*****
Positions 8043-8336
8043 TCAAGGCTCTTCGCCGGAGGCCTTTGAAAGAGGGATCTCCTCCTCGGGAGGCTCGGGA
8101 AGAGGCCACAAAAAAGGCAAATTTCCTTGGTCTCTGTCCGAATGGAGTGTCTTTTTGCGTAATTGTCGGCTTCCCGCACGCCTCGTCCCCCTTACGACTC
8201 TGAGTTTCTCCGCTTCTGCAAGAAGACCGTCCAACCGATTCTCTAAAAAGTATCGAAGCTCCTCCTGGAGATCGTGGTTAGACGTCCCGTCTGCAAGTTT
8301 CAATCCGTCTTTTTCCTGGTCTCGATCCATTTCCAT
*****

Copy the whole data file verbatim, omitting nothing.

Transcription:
Positions 8043-8336
8043 TCAAGGCTCTTCGCCGGAGGCCTTTGAAAGAGGGATCTCCTCCTCGGGAGGCTCGGGA
8101 AGAGGCCACAAAAAAGGCAAATTTCCTTGGTCTCTGTCCGAATGGAGTGTCTTTTTGCGTAATTGTCGGCTTCCCGCACGCCTCGTCCCCCTTACGACTC
8201 TGAGTTTCTCCGCTTCTGCAAGAAGACCGTCCAACCGATTCTCTAAAAAGTATCGAAGCTCCTCCTGGAGATCGTGGTTAGACGTCCCGTCTGCAAGTTT
8301 CAATCCGTCTTTTTCCTGGTCTCGATCCATTTCCAT